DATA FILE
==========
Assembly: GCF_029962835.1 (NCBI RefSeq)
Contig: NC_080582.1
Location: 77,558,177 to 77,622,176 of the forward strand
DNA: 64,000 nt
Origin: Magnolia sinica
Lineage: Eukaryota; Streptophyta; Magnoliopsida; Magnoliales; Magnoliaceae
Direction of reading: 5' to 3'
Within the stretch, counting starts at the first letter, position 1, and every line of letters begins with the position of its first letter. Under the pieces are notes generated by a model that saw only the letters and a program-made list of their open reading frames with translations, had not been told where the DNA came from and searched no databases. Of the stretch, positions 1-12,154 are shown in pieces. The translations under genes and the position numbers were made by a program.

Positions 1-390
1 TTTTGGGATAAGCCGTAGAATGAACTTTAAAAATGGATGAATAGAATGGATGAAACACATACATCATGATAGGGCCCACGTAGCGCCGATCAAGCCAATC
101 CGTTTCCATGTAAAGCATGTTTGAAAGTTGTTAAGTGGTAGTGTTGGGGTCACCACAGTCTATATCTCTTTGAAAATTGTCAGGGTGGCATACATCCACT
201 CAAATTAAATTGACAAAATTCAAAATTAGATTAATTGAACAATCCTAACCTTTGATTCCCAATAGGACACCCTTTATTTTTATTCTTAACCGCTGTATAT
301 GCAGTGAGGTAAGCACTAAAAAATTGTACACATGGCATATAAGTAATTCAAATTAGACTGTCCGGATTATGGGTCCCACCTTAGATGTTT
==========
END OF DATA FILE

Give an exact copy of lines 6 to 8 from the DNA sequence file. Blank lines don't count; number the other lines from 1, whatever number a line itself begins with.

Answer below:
Lineage: Eukaryota; Streptophyta; Magnoliopsida; Magnoliales; Magnoliaceae
Direction of reading: 5' to 3'
Within the stretch, counting starts at the first letter, position 1, and every line of letters begins with the position of its first letter. Under the pieces are notes generated by a model that saw only the letters and a program-made list of their open reading frames with translations, had not been told where the DNA came from and searched no databases. Of the stretch, positions 1-12,154 are shown in pieces. The translations under genes and the position numbers were made by a program.